Plaintiff was born in 1965, and attended high school through the eleventh grade. R. at 36-37, 155. Plaintiff's prior work history includes sewing panels into caskets, serving as an assistant manager, working on assembly lines, and driving a forklift. R. at 40-45. In 2013, Plaintiff applied for disability and disability insurance benefits, alleging a disability onset date of July 11, 2012. R. at 14, 155-57. Plaintiff's application was denied, and she requested a hearing. R. at 88-93, 97-98. A hearing was held before an administrative law judge (“ALJ”) in August 2014. R. at 31-75. On December 23, 2014, the ALJ determined Plaintiff was not disabled. R. at 14-25. Plaintiff appealed the decision to the Appeals Council, which denied her appeal. R. at 1-3.

         In reaching his decision, the ALJ found Plaintiff had the following severe impairments: L4-S1 degenerative disc disease status post L4-S1 fusion, C5-6 degenerative disc disease, bilateral ankle tendonitis, migraines, residuals of right ulnar nerve transportation, and residuals of bilateral carpal tunnel syndrome. R. at 16. The ALJ determined Plaintiff had the following residual functional capacity (“RFC”):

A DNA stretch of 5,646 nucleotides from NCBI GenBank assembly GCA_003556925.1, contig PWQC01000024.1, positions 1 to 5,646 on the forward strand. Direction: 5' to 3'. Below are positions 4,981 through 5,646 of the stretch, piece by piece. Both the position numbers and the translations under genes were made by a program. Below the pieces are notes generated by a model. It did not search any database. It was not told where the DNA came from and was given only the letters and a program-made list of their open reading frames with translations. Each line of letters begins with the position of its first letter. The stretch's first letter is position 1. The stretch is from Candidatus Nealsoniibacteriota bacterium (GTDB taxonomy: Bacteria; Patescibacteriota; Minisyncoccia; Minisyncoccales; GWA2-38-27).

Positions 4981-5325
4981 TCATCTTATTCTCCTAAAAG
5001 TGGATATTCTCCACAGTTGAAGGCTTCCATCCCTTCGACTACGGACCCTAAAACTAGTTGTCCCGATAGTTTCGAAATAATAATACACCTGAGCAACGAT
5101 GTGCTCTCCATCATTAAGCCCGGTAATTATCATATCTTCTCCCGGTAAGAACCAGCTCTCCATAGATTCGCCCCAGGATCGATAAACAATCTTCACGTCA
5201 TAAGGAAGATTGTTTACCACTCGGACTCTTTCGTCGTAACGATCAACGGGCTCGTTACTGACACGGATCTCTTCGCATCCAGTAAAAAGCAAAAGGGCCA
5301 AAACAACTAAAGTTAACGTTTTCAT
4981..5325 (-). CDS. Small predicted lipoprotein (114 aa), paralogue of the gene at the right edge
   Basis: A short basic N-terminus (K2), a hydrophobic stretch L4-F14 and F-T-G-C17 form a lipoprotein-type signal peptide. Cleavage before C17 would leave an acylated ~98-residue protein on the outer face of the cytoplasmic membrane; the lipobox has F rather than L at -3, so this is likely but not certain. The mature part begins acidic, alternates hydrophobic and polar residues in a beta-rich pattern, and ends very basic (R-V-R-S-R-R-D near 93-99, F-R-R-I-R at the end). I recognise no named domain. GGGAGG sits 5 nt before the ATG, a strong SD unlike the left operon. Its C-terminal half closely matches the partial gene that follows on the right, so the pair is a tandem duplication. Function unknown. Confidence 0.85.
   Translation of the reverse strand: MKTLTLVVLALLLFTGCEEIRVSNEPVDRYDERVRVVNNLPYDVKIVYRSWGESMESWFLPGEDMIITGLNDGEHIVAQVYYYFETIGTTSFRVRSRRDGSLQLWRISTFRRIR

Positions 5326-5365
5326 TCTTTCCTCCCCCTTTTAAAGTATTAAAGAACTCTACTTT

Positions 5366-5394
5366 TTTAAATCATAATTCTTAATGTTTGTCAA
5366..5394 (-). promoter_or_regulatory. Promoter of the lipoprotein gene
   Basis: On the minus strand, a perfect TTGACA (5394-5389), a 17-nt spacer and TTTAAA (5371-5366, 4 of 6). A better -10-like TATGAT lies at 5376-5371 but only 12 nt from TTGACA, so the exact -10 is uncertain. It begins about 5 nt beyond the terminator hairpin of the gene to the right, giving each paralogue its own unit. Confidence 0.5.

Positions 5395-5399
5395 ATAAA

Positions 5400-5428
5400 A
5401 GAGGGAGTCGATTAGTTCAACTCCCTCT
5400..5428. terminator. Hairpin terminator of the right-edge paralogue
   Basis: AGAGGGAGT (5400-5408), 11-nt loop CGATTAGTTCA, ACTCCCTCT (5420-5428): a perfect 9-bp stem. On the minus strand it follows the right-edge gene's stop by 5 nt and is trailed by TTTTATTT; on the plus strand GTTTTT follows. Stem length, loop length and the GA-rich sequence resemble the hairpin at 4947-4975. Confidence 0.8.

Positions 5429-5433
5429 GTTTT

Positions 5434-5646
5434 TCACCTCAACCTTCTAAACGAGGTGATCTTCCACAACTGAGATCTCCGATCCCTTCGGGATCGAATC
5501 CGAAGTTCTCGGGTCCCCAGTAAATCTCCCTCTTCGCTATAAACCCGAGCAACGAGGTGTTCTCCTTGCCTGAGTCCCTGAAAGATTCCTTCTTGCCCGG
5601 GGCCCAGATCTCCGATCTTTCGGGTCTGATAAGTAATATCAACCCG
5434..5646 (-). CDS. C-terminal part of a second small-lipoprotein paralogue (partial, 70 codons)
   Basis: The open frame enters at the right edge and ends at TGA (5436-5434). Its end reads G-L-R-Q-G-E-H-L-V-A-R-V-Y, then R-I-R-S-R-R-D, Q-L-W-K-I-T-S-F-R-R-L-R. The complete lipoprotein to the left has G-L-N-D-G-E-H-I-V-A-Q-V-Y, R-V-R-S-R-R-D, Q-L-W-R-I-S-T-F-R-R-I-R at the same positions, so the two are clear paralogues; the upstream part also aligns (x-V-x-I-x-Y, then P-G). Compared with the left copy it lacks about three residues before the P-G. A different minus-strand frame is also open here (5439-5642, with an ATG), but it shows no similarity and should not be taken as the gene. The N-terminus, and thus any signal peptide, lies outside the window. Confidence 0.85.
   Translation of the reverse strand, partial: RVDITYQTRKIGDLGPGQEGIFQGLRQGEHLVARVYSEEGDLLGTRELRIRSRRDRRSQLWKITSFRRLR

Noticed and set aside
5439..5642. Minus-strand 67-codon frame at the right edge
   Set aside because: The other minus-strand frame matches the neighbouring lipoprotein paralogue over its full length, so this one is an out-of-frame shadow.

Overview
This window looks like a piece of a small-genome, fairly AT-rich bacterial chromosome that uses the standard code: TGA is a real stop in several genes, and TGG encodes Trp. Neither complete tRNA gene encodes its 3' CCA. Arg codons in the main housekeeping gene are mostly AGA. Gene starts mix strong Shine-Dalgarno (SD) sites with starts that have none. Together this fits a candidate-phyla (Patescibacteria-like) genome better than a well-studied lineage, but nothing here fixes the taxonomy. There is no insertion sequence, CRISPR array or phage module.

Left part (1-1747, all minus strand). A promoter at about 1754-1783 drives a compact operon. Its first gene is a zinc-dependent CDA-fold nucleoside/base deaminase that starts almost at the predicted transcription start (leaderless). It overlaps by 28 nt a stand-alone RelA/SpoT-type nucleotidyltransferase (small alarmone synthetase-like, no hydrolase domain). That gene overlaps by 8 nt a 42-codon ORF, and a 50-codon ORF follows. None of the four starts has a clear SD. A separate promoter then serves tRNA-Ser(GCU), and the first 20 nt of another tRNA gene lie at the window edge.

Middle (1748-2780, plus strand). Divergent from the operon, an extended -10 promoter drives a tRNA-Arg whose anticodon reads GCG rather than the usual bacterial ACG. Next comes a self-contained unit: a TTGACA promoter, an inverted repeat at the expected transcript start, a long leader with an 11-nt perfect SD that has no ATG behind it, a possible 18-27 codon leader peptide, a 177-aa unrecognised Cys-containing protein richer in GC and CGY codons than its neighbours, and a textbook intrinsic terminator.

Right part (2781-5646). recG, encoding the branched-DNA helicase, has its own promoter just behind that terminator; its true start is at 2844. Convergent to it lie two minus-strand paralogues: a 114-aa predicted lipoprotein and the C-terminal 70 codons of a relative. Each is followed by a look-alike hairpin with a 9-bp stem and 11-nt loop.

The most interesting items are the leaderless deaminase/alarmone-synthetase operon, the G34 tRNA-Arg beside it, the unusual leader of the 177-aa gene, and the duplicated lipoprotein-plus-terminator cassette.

[P]erform light work as defined in 20 CFR 404.1567(b) except that she must have a sit/stand option at the worksite with the ability to change positions frequently, defined as not more often than every hour for one minute and then can return to the same position or a different position; she can climb stairs and ramps occasionally; she can never climb ladders or scaffolds, kneel, or crouch; she can stoop and crawl occasionally; pushing and pulling with arms and reaching in all directions is limited to frequent; pushing and pulling with legs is limited to occasional; handling/gross manipulation and fingering/fine manipulation is limited to frequent; she can never lift overhead; and she must avoid concentrated exposure to extreme cold, vibration, and noise above level 3.